We were not assaulted by wind this time, and both had a very productive day. I set up my easel in the open space by the bayside (where the farmer’s market is held) with a good vantage point of the ferry building and skyline, with the aim of drawing the entire scene. It is challenging to cram that much detail into a tiny drawing at the best of times, but especially hard now that I’m using my clumsy left-hand. I’m still getting used to drawing on the easel, with the drawing surface vertical rather than horizontal, but hope to get better in time. I’m aware that I have a lot to learn about working in watercolour, and need to develop the ability to think in terms of blocks of shadow and light, rather than composing with lines, but I enjoy this challenge.
After we’d finished our drawings, we went into the ferry building for an early dinner and sat outside in the warm sun. Just as we were finishing our meal our table fell into shadow and suddenly it became dramatically cooler (the San Francisco air does not hold heat at all) but we were ready to go home anyway after a very satisfying weekend of painting and sketching.
23 thoughts on “February Sketches”
Your description of the blustery weather reminded me of 1964 on my first visit to the Hawaiian Islands where I had just started a watercolor sky when suddenly some rain splashed onto what I thought was an excellent beginning. Not even time to turn the board over. And so it goes!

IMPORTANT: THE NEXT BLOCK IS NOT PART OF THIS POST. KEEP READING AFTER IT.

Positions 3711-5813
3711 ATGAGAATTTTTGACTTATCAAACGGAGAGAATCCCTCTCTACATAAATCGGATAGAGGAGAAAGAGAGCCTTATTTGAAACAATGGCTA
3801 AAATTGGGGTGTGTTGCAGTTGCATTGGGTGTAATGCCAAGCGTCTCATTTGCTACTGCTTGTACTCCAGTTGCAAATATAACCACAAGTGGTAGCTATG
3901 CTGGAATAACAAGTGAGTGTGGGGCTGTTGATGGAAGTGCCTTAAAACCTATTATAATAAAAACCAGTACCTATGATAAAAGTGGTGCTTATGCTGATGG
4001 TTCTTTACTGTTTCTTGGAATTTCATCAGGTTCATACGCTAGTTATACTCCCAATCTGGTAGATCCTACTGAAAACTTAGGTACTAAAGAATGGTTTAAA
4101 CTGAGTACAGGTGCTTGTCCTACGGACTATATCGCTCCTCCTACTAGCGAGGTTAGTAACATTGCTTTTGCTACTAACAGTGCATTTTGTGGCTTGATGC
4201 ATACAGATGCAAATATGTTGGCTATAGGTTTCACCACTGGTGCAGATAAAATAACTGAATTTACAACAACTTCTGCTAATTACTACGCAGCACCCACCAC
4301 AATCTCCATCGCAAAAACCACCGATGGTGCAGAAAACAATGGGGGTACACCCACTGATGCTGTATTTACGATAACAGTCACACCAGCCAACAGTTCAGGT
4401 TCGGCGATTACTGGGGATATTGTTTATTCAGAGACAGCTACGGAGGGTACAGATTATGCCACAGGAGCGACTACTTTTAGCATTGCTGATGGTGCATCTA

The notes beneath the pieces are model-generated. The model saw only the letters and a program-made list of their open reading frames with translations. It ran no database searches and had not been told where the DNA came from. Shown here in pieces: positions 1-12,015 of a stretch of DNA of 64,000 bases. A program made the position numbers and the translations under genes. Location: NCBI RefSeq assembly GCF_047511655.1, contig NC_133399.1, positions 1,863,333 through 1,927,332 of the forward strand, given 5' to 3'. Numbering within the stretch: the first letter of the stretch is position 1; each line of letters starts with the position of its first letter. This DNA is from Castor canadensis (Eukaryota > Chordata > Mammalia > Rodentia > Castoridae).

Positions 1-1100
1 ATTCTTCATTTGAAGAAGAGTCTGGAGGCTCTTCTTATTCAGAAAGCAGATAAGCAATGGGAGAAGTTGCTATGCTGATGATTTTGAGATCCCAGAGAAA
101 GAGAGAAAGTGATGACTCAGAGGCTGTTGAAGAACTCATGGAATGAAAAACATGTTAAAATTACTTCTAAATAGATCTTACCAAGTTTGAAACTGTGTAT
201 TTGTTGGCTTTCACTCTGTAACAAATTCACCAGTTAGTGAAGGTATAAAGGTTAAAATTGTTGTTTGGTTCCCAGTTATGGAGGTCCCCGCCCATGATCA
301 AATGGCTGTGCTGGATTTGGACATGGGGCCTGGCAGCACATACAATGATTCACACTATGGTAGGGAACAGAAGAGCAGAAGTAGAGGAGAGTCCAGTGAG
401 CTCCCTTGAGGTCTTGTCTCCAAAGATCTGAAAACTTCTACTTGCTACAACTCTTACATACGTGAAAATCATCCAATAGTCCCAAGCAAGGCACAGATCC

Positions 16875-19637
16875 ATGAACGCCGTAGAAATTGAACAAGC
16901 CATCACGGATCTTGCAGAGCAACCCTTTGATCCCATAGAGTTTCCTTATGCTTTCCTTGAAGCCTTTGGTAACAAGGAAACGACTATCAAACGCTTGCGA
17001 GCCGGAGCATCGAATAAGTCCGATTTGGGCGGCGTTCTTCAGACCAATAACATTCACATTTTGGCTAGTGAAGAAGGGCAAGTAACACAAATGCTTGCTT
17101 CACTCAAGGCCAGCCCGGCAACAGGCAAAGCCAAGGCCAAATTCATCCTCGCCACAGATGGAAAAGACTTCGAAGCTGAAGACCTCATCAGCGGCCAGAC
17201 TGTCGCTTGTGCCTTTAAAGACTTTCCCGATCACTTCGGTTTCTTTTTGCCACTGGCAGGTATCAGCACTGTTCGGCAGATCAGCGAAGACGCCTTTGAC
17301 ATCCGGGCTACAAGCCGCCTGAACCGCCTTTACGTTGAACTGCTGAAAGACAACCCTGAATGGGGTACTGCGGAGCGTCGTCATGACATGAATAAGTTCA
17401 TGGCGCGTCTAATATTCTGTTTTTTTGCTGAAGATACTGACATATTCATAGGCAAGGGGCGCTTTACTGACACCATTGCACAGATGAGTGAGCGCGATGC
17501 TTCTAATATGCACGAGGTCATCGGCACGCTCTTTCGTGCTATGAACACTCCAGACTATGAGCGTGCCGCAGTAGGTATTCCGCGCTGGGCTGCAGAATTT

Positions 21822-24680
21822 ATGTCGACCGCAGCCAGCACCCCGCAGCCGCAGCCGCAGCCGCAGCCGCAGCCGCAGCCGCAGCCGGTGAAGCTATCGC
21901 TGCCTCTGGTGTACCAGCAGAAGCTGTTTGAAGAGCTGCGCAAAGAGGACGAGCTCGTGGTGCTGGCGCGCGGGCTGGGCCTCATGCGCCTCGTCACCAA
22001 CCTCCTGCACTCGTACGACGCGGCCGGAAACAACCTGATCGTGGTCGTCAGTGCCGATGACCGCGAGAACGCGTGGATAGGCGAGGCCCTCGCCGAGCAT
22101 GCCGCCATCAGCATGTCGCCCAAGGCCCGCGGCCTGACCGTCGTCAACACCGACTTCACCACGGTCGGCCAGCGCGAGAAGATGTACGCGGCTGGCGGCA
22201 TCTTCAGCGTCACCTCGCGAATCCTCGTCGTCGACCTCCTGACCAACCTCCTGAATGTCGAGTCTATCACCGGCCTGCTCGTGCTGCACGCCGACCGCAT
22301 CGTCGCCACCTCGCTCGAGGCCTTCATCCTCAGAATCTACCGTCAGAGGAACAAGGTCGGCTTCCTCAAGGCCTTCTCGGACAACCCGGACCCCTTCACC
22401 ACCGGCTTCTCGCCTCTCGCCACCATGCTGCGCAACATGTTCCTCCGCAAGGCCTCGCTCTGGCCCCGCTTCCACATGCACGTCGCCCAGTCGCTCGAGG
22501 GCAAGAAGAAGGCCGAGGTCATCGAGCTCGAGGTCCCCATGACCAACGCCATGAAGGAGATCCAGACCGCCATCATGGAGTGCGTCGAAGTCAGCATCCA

There was too much WATER in your water colour, and too much AIR in my plein air!
Says it all!
That must be so frustrating Jamie, but the painting STILL look great!
Yes, the frustrations are.. frustrating!
I swear there is always something that happens with plein air painting! This time it was blustry winds. The weather was a bummer but you still did great work!
Thanks! I’m glad that we went out despite the wind.
These are great Jamie!
Thanks, Rej. They are pretty spazzy, but I somehow like them anyway.
Liking the work & the new rig!
Glad you like them Matt. You and Mr Jones were part of my inspiration here, and those videos of your sketch trips to BODIE and PACIFICA. Watching those was when I first thought I needed such a sweet rig as you lads use.
“There was too much WATER in your water colour, and too much AIR in my plein air!”–Sounds like a Reese’s Peanut Butter Cup commercial! Your rig is enviable. The pictures are terrific! (I only wish you made one of the urban wild man and his high-strung pitbull…seems like a great Jamie subject! ;) ).
There are many such wild men out here, and in the most incongruous settings. If I get an armour plated drawing rig, I might try drawing one.
Haha, I guess it’s a little different than making sketches of Conventioneers (which generally lack sharp teeth…)
Or paranoid ill-fed dogs!
:D I was thinking the frothing pit bull might be the one with the sharp teeth, but urban wild men might just as well, too!
Superb!Love the shapes and colors
So much light! Love them!
I just added one final watercolor sketch done yesterday, Of the San Francisco ferry building clock Tower
Nice one James